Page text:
Due to the practice of street art and graffiti having a history of being criminally sanctioned, and being associated with urban crime and youth deviance, its practice is often strongly associated with danger, or perhaps more fitting 'edginess'.
There is a strong perceived divide amongst mainstream audiences and governments alike created between that which is categorised as street 'art' and that which is considered to be graffiti or vandalism. These lines are contentious and frequently blurred, though more often what is considered to be street 'art' are texts that have a marketable economic worth. Therefore the aesthetic value of graffiti is often undermined. Graffiti writers gain social capital within their subcultural communities and communicate with each other through complex social networks where the basic unit is the 'crew'.
At this stop discussion should focus on whether criminality associated with graffiti limits female graffiti writers, or young women who are interested in the form. It is extremely pertinent to note here how women in public space are in frequent physical danger. In fact 1 in 5 women have experienced sexual violence after the age of 15 in Australia (ANROWS 2014), and areas considered trendy hubs for urban art such as Brunswick and Fitzroy have experienced spikes in violence against women. The most noted case being the tragic murder of Jill Meagher in 2012. Questions to discuss might centre on are does fear of violence limit your behaviour in public space? Do you think there is greater room for female graffiti writers? Does the gender-neutral ‘tag’ name eliminate the power structures of gender in graffiti?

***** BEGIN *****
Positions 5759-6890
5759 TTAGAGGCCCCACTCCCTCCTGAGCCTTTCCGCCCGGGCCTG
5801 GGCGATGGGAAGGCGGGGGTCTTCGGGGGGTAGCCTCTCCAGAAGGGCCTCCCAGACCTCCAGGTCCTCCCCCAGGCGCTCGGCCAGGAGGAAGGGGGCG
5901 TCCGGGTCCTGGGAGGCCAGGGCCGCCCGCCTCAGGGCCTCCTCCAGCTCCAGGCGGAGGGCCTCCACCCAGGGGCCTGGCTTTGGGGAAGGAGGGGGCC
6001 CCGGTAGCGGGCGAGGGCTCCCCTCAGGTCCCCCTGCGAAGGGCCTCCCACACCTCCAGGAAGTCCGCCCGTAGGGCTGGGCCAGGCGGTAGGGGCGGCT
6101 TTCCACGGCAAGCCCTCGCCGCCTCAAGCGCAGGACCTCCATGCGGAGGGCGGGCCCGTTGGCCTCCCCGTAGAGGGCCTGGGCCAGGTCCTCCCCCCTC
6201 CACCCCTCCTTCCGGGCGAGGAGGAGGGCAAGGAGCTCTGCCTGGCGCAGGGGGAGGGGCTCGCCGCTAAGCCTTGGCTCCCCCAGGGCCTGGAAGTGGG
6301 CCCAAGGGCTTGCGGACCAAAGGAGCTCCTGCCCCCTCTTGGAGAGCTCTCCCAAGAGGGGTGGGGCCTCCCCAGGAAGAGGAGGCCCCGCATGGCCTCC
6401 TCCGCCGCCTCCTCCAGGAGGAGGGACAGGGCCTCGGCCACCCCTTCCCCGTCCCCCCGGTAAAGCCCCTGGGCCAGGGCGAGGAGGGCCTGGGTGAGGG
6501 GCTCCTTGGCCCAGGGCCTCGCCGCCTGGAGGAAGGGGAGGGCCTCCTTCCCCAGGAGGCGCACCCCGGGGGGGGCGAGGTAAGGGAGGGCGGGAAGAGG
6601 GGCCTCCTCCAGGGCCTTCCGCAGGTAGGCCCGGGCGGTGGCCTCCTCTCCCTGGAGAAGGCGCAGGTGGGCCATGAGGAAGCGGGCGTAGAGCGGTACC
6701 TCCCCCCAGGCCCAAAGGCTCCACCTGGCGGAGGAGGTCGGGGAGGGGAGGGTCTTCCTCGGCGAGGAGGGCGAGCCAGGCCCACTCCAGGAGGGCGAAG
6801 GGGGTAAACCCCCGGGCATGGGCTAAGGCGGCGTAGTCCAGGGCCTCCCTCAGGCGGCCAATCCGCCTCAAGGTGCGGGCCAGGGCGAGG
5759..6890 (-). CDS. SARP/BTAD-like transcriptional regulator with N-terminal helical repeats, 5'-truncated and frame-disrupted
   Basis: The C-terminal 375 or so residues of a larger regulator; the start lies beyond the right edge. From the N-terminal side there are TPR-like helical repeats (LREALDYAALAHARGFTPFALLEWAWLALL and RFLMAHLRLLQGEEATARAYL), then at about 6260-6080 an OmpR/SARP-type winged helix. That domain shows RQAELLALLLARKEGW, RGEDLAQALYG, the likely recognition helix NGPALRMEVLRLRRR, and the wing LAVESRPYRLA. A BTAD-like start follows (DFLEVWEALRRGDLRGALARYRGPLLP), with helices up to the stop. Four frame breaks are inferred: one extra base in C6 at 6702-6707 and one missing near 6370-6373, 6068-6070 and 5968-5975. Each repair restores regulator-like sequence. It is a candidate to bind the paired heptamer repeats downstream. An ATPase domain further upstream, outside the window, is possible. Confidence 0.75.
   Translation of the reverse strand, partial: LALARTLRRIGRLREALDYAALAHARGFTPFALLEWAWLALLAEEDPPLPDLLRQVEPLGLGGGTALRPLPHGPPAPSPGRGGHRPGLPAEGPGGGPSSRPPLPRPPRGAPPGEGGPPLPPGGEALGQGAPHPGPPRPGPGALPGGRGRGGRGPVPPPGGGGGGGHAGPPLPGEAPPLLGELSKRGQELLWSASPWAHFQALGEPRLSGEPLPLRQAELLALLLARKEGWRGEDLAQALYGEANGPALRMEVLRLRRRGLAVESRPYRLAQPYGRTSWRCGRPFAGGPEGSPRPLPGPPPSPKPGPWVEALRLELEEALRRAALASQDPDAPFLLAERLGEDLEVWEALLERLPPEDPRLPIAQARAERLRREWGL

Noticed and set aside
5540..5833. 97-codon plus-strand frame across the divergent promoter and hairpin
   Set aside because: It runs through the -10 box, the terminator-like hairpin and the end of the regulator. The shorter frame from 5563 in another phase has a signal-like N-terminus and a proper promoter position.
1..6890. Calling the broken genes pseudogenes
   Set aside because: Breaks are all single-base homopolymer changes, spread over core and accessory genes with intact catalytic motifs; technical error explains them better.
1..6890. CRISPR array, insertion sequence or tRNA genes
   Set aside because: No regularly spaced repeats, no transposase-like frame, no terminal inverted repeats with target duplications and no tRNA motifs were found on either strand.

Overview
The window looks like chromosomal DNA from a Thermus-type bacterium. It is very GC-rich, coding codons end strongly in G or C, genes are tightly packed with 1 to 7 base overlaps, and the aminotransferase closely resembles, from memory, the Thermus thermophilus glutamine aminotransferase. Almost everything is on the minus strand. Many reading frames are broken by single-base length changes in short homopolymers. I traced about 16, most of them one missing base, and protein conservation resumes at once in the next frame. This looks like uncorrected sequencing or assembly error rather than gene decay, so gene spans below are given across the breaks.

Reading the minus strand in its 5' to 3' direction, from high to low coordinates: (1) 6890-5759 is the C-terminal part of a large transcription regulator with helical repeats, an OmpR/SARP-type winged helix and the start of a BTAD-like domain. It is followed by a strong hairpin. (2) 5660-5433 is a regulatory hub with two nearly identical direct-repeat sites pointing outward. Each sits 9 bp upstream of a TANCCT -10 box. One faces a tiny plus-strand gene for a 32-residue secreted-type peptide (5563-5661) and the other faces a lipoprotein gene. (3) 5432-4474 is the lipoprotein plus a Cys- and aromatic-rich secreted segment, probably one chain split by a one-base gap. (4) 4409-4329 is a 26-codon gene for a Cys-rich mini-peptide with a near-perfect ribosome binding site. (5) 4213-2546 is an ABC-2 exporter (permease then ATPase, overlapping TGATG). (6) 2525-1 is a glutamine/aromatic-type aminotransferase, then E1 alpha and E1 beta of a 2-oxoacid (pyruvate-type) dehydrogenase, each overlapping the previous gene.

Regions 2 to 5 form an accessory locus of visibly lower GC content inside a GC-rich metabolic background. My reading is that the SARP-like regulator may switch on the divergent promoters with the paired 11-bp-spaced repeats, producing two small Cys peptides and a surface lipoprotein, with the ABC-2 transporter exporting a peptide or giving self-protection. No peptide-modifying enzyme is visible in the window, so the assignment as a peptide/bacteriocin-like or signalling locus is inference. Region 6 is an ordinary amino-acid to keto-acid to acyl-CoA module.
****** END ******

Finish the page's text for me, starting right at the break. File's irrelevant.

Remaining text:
(If the group concludes women are indeed limited I would encourage the group to consider themselves acting as an all-womens-crew and create some tags/throw-ups/political messages)
ANROWS (2014) Key Statistics About Violence against Women, accessed from http://www.anrows.org.au/publications/fast-facts.